Almost a year ago at the Tottenham Hotspur Stadium, Joshua attempted to outbox the boxer, putting in a largely passive performance as Usyk produced a masterclass to become unified heavyweight world champion by unanimous points decision.
As he did after losing in 2019 to Andy Ruiz, Joshua looks to win back his belts in Saudi Arabia and victory this weekend would make him a three-time world champion, getting his career right back on track.
The 32-year-old is now working with American coach Robert Garcia and much of the talk in the build-up to the second Usyk fight has been of a far more aggressive approach from the Brit. Joshua has made it clear that is the plan.
“I wanted to outbox my opponent, whether it was Usyk or anyone else, that was the mindset [in the first fight],” Joshua told Sky Sport.
“I wanted to outbox my opponent and on Saturday I want to smash my opponent. That’s just the mindset now.”
He added: “I was amateur for three and a half years and I done a lot in that time and I asked myself how? It wasn’t down to the skill element, because I was outclassed in terms of skill and experience by a lot of my competitors on the world scene, but that aggression.
“That will was something that couldn’t be denied. Then as you get more experience you try to develop as a rounded athlete. But ultimately, you can’t take your eye off the factor of what got you to where you are which is, as you said, that aggressiveness.”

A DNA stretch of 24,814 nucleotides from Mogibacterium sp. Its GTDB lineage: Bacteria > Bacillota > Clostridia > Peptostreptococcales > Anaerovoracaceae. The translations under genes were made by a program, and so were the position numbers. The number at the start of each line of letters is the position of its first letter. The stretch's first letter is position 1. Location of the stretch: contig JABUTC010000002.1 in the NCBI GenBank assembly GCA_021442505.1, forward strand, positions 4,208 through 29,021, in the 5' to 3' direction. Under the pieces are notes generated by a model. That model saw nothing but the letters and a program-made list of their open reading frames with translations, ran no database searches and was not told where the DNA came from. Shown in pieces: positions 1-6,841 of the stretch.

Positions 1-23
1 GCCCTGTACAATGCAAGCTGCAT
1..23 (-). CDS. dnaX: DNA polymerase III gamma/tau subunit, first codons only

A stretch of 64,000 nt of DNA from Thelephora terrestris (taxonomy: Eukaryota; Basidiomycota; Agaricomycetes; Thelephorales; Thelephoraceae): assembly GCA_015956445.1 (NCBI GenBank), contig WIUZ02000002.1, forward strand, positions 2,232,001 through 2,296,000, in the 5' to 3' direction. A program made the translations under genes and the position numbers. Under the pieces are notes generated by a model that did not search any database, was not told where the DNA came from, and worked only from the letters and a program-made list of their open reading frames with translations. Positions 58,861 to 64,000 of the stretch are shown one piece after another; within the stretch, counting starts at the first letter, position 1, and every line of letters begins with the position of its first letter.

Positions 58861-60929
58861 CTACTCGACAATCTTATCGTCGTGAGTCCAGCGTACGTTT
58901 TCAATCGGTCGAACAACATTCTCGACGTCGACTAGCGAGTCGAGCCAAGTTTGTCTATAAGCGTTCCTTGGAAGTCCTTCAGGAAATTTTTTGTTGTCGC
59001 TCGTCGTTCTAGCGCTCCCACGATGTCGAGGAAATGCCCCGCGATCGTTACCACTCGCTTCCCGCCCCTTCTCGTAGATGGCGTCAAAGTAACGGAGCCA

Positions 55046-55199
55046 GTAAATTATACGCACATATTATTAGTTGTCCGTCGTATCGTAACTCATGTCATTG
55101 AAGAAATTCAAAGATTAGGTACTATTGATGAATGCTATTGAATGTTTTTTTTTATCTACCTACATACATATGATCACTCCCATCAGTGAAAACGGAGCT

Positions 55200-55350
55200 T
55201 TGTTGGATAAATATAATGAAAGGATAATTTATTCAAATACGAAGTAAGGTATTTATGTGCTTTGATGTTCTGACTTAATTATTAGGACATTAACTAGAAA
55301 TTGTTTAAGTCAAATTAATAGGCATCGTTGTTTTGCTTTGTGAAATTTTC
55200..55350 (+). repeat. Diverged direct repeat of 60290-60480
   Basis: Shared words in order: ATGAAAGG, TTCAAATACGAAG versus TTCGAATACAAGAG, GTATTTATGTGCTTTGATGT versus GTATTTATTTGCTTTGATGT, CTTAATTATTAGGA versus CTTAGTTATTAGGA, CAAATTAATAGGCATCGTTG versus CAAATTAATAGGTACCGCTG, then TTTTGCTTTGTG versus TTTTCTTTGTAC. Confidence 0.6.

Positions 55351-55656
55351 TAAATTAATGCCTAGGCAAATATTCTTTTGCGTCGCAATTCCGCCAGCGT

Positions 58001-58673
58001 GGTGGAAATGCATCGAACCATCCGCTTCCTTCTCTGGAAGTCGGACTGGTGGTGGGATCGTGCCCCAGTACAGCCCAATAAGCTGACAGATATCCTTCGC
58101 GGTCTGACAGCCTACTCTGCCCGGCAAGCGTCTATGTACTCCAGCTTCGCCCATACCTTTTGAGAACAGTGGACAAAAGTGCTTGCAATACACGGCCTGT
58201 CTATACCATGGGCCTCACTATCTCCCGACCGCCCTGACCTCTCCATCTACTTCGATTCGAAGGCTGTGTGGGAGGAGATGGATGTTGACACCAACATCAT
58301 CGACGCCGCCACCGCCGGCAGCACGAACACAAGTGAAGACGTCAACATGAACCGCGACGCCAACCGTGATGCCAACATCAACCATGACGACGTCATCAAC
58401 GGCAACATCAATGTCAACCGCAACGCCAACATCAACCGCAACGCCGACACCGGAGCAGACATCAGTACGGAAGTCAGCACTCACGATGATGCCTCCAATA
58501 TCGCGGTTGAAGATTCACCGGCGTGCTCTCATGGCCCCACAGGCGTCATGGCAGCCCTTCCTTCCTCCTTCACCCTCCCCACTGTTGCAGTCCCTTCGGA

The WBA (Super), IBF, WBO and IBO belts are on the line in Jeddah, along with the Ring Magazine title after Tyson Fury vacated it.
Once again Fury has reiterated that he has retired from the sport, content to go out on a high after victory at Wembley over Dillian Whyte earlier this year.
Many believe Fury would be tempted to return to the ring to face Joshua in a massive undisputed showdown should his fellow Brit get the better of Usyk, with Joshua himself insisting he would not view himself as the best in the division even with victory this weekend.
“Unless he’s 100 per cent retired, you’ve got to beat Fury as well,” Joshua said.
“This isn’t about Fury, with all due respect. That’s just my view on that. As it stands you’re just a winner, you’re a winner at the end of the day. There’s always another challenge out there.
“Until you retire, you’re always going to be challenged to prove you’re the best in the world. The minute you say you’re the best, is the minute you should pack up. That’s enough on that Tyson Fury situation.”